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30 Italian Recipes That Will Never Go Out of Style

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It’s amore!
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Italian cuisine — and Italian-American cuisine in particular — is the height of comfort food. From baked lasagna oozing with cheese to hearty pasta dishes loaded with alfredo sauce to meatballs cooked to a delicate golden brown, Italians know what they’re doing when it comes to food. Beyond some of the dishes that are better known in the United States, there’s also risotto, polenta, tramezzini and more. Below, we’ve included some of our most beloved Italian dishes to help bring the comfort of nonna’s cooking straight to your dinner table. 

Pasta With Fennel and Sausage

Pasta With Fennel and Sausage
(Lisa Schumacher/food styling) (Abel Uribe, Chicago Tribune)

Sausage, a protein staple in Italian cookery, makes appearances in sandwiches, pasta dishes and more. Here, the licorice-like tang of fresh fennel complements the fennel seed typically used in Italian sausage and ties the whole meal together.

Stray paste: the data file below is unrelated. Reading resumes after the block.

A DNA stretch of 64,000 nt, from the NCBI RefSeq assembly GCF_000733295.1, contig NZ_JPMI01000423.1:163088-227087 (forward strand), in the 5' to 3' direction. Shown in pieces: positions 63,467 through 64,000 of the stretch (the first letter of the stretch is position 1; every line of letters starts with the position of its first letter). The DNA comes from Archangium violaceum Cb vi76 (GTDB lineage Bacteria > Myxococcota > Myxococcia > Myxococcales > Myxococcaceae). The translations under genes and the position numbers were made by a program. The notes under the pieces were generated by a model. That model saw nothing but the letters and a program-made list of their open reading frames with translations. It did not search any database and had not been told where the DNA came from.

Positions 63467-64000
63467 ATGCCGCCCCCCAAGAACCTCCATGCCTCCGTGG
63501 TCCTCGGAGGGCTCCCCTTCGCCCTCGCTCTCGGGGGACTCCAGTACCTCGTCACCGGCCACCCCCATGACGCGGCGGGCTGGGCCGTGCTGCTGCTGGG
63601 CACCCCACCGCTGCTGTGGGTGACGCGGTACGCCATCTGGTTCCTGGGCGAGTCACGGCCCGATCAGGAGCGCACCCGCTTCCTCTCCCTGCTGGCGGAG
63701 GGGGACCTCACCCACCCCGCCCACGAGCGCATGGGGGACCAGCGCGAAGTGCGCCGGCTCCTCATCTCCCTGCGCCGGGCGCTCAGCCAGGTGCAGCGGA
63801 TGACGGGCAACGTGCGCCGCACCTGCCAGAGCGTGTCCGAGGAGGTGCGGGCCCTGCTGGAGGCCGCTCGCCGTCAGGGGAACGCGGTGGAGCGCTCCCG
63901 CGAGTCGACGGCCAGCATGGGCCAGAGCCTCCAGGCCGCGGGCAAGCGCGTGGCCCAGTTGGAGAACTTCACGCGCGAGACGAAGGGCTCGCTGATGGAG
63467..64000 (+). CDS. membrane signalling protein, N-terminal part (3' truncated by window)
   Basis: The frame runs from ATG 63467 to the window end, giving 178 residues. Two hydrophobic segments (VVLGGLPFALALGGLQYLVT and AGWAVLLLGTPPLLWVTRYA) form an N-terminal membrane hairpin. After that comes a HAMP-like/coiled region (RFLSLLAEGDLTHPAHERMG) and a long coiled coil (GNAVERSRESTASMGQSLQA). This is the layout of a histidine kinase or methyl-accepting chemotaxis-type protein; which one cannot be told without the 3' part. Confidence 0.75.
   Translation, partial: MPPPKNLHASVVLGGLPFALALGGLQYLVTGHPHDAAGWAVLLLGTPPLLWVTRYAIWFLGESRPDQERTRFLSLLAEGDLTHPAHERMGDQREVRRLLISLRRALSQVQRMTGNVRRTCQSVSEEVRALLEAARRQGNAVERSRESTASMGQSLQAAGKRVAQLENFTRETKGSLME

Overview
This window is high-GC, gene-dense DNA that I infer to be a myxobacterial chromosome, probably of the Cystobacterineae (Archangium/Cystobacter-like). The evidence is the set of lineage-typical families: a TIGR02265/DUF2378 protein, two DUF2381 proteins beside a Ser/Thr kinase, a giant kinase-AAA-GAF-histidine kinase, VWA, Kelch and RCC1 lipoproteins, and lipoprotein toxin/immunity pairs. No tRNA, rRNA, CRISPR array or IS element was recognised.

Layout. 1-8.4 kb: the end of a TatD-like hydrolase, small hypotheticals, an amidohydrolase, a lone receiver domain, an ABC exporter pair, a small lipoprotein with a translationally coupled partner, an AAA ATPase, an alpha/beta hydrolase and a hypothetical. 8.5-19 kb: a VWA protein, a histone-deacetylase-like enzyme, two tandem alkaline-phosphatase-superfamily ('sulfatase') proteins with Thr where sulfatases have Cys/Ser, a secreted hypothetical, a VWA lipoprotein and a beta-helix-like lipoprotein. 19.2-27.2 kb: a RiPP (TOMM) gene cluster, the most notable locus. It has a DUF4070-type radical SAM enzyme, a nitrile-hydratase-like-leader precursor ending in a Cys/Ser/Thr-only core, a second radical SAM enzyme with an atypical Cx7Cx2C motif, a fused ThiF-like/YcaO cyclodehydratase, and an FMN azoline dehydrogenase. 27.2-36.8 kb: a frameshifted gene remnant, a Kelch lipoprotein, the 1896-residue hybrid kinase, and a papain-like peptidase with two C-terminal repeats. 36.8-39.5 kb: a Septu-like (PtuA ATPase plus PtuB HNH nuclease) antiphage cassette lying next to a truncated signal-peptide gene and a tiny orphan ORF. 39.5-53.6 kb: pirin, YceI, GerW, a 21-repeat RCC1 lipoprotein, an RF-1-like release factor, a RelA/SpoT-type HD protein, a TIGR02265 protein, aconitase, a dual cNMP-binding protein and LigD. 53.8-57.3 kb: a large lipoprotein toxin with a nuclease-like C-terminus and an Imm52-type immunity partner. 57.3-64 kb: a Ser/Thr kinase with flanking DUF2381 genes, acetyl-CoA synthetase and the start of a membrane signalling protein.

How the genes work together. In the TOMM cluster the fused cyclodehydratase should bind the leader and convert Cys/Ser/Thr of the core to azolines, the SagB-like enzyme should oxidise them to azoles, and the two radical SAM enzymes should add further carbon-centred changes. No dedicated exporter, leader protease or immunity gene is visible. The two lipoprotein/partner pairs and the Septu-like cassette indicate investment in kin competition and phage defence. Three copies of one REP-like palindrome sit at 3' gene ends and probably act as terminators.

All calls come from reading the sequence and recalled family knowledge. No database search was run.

For the Pasta With Fennel and Sausage recipe, click here.

Cheese and Spinach Manicotti

Cheese and Spinach Manicotti
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Manicotti, the quintessential make-ahead meal, is perfect for holidays, potlucks and everything in between. Sort of like an Italian enchilada, manicotti shells are stuffed with a homemade cheese-and-spinach filling and topped with sauce. Toss it into the oven the day of your event and it’ll be fresh and piping hot when you need it.

For the Cheese and Spinach Manicotti recipe, click here.

Chicken Piccata With Rice

Chicken Piccata With Rice
(James F. Quinn, Chicago Tribune)

Chicken piccata is the perfect dinner option for busy weeknights. In this version, mushrooms and chicken are cooked in a sauce made with lemon juice, chicken broth, capers and heavy cream. Enjoy the dish as is or serve it over a bed of rice like this recipe suggests.

For the Chicken Piccata With Rice recipe, click here.

Eggplant Parmesan

Eggplant Parmesan